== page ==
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SCJP: playing with inheritance and when what calls what.

Alan Dee
Greenhorn

Joined: Aug 11, 2011
Posts: 7
I'm studying for the SCJP exam and have been experimenting with inheritance. I came up with this class and a set of examples. I'm wondering of someone would be willing to confirm my explanation and/or expand on why the outputs are what they are.
I know some are obvious but the intent is to switch them up in flash cards.

Thanks

bhanu chowdary
Ranch Hand

Joined: Mar 09, 2010
Posts: 256
Since the array is an Animal type, instance variables will use Animal
however methods will run the method of the object

There is only method overriding in java and no variable overriding. So when you are accessing methods the method of the actual object is called, and for instance variables it depends on the reference type.

When accessing static variables or methods it will be implicitly cast as the type of the variable


I am not sure if you can say that as a cast. The compiler will replace with the reference type.
Scotty Mitchell
Ranch Hand

Joined: Aug 09, 2011
Posts: 46
Since the array is an Animal type, instance variables will use Animal
however methods will run the method of the object.


(I'm also studying to take the OCPJP exam in a month or so...just started reading K&B 4 days ago....on chapter 6 now)

From my experiance programming, which is only a couple years, "overriding" variables in subclasses like that is bad practice, but of course no compiler errors will result from it. Technically, I would say that "overriding" is not what is happening in the real Java sense this is more related to "hiding".

My understanding is that inheritance deals with methods, and class specific "behaviors". This explains why you would want to have methods run based on the object type not a reference as you may want specialized behaviors in your subclasses. Trying to override instance variables in subclasses would mean you are attempting to have inheritance through states, which doesnt really make sense to me...I'd think youd want each of your classes to represent their states mutually exclusively, and have only common behaviors represented nonexclusively.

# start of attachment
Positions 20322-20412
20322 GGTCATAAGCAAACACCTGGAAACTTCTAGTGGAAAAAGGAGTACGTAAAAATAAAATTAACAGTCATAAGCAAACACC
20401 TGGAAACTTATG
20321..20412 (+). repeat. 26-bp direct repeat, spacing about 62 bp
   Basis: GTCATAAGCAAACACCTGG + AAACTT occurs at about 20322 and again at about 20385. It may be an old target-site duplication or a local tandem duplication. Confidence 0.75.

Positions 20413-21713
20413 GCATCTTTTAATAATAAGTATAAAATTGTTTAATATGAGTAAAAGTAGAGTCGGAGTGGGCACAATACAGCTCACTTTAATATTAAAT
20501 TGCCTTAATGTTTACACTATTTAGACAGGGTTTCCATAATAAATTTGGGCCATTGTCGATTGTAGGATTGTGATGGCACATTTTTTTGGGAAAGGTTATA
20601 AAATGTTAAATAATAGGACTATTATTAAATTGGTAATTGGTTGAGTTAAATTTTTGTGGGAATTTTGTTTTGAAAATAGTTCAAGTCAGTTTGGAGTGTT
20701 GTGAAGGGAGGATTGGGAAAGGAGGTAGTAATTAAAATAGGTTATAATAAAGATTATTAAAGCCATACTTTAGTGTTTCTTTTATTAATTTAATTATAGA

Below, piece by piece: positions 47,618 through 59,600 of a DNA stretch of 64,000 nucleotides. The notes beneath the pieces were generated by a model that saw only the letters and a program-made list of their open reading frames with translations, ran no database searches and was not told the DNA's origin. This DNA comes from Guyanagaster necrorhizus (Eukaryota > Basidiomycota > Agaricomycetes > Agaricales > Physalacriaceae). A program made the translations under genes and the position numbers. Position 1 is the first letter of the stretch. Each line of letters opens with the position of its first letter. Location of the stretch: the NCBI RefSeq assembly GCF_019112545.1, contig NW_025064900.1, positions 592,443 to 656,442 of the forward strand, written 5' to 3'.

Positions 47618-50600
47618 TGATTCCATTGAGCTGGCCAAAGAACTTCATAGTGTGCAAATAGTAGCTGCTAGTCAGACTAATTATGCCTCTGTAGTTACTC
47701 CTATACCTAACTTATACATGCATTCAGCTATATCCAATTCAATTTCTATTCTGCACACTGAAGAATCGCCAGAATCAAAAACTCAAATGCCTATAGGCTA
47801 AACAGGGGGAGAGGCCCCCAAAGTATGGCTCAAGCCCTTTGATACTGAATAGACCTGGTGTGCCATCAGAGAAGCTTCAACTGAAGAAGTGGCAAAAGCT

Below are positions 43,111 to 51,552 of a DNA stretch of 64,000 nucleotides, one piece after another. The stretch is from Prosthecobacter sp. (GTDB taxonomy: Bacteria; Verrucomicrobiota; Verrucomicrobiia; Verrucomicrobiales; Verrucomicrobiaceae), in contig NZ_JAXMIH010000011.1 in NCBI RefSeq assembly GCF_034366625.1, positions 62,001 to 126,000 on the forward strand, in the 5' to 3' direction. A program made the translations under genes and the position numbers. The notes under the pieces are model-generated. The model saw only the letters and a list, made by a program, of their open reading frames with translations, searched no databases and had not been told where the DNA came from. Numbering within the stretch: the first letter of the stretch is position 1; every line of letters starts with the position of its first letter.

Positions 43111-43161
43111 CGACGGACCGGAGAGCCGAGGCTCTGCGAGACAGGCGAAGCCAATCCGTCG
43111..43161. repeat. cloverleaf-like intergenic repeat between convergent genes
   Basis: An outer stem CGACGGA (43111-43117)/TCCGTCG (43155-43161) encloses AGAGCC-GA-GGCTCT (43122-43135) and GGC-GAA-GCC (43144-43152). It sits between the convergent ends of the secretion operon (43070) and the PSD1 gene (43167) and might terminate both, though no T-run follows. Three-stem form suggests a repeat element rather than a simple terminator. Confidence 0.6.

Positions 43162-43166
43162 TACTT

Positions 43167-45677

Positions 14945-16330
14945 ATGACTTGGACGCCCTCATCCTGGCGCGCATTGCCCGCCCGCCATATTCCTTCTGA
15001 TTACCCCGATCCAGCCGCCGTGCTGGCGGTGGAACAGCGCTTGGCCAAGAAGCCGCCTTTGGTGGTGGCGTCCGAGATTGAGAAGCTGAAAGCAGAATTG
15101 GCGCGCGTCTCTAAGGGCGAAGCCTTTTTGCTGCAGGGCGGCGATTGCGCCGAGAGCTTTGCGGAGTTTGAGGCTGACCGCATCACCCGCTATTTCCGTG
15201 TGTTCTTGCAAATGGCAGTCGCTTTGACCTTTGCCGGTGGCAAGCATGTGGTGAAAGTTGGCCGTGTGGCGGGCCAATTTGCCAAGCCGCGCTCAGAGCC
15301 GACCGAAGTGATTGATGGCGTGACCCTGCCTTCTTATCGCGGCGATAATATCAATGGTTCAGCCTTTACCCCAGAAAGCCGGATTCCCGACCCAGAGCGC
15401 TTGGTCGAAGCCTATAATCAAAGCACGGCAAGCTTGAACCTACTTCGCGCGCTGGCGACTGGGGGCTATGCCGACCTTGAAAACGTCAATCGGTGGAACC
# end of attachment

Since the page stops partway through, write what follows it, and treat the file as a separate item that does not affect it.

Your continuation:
It is true that since the array type is of type Animal that the instance variable calls will use Animal, unless casted explicitly to be of a specific Horse or Persian. Of course calling a subclass method of Animal is showing how Java implements method overriding, and changing behavior to be type specific as desired for inhertiance purposes.

When accessing static variables or methods it will be implicitly cast as the type of the variable.


So anything related to the keyword static would indicate it is related to the class, and not an instance of the class as far as I know. Hence, calling a static method NEEDS to be replaced otherwise it doesn't even make sense when it refers to a specific instance of a class. I'm not sure if this is the correct way to think about it, but I imagine class variables as being totally unrelated to the instance of a class. The compilers we use are nice enough to do this replacing for us I would tend to agree that cast may not be the correct word to use. A cast would mean that its specifying type based on a supertype or vice versa depending on cast direction. What is happening is here isn't really that I don't think. Correct me if I'm wrong...

Alan Dee
Greenhorn

Joined: Aug 11, 2011
Posts: 7
Thanks for your responses. So maybe a better way to put it is:

Properties are not overridden in Java. Since the array is of type Animal all properties accessed in the array will be of an Animal object.
However, methods can and are overridden. So when a Persian is stored in an Animal array it is the Persian method that is executed.
When accessing static methods and properties the compiler will replace the referencing object with the class type, in this case Animal.

Sound Good?
 
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